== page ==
If you look closely at this section of a donor strip, you will see that hair grows in clusters of 1, 2, 3, or rarely more hairs called follicular units. The next step in graft preparation is to carefully dissect the donor strip, using stereoscopic microscopes, into “slivers” that are one follicular unit wide. This requires a great deal of skill, manual dexterity, training and experience. Our experienced and highly trained staff is extremely adept at preparing these slivers by carefully dissecting between and around adjacent follicular units while avoiding damaging or transecting the adjacent hairs.
A view through the microscope of trimmed hairs in a “donor strip”.
The slivers are further carefully dissected, using the stereoscopic microscope, into individual follicular unit micro grafts, containing 1 to 3 or more hairs by other highly trained, experienced staff members.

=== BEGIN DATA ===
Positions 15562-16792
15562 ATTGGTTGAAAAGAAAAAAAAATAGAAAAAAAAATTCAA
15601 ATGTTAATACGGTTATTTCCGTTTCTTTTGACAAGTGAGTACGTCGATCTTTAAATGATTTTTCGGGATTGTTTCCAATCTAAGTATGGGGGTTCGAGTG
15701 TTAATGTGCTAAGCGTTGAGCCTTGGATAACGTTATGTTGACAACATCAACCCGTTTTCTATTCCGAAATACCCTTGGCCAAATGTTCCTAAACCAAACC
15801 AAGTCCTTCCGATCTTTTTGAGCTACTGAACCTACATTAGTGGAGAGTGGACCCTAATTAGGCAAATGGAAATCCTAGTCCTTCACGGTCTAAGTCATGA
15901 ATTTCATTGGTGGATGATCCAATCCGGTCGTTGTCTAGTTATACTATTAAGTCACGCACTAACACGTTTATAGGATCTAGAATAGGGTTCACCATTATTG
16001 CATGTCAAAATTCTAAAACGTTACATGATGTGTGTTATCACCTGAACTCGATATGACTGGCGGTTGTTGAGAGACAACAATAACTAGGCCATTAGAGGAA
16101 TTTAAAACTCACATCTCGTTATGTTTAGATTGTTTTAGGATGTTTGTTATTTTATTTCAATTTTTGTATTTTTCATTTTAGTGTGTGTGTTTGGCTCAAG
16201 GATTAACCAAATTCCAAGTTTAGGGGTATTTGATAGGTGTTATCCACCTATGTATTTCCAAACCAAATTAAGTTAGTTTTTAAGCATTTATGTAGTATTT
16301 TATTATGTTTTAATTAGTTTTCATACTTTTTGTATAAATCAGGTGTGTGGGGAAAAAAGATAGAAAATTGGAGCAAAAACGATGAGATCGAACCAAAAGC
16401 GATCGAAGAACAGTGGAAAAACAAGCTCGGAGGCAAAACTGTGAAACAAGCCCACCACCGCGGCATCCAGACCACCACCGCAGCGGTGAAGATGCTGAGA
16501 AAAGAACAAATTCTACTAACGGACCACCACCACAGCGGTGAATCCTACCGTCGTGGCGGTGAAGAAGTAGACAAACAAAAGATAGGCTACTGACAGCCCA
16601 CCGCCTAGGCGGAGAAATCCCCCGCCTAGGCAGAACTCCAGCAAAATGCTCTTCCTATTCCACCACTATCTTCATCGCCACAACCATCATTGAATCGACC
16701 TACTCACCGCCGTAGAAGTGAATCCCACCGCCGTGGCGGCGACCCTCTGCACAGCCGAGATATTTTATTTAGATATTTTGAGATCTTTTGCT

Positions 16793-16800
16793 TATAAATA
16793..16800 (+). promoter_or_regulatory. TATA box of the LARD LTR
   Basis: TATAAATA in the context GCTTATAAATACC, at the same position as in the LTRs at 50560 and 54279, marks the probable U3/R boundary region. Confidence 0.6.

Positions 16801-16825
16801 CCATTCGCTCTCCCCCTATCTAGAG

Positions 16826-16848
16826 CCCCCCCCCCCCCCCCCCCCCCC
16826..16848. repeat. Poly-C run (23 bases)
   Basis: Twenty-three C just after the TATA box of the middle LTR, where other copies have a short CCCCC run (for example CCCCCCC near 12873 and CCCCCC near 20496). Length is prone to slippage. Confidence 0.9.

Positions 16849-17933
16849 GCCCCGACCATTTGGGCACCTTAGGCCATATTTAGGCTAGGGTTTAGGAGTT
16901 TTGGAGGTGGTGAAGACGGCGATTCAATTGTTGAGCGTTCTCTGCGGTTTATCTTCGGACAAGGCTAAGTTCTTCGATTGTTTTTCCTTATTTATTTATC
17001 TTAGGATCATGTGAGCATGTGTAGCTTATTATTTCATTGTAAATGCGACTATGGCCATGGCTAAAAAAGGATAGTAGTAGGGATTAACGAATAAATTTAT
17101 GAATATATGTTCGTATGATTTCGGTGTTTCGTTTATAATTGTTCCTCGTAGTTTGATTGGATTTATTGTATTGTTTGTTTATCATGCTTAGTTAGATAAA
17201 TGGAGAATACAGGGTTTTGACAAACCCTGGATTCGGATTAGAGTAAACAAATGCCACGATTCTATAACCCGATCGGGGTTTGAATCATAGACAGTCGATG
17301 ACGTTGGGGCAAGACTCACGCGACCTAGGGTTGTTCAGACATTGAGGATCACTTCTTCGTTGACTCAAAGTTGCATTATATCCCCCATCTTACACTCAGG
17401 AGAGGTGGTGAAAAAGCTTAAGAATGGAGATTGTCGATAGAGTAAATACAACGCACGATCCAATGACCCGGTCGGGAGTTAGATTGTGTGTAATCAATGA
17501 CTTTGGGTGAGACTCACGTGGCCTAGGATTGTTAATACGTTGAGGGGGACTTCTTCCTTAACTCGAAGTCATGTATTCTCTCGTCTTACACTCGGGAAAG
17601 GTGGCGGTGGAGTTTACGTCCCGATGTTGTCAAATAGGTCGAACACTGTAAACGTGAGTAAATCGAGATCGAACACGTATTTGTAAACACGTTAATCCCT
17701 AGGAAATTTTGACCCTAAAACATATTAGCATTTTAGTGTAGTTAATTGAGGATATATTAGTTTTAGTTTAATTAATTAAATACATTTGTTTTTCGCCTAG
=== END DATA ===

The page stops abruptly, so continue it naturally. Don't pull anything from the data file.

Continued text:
The powerful lighting and higher magnification, allows for precise movement of the blade carefully around each hair shaft, the sebaceous glands and the hair roots. The results, with 5-6 trained medical technicians assisting Dr. Simmons and Dr. McKenzie, are dramatic. With this technique, we are not only able to harvest 30% more hairs from the same sized donor area, but the survival rate of transplanted hairs increases significantly compared with conventional methods. The stereoscope allows us to leave an optimum amount of protective tissue around the vital “pilo-sebaceous unit”, which is why we call them optigrafts.
With conventional methods of mini and micro grafting, which use simpler forms of magnification, there can be up to 10-30% wastage of otherwise viable donor hair.
This is an important fact when a person considers the need to conserve limited resources and knows the amount of additional hair it will take to maintain a natural appearance, as one grows older and balder.
Once the grafts have been carefully prepared using the stereoscopic microscopes, they are ready to be transplanted i.e. placed into the recipient area.BACK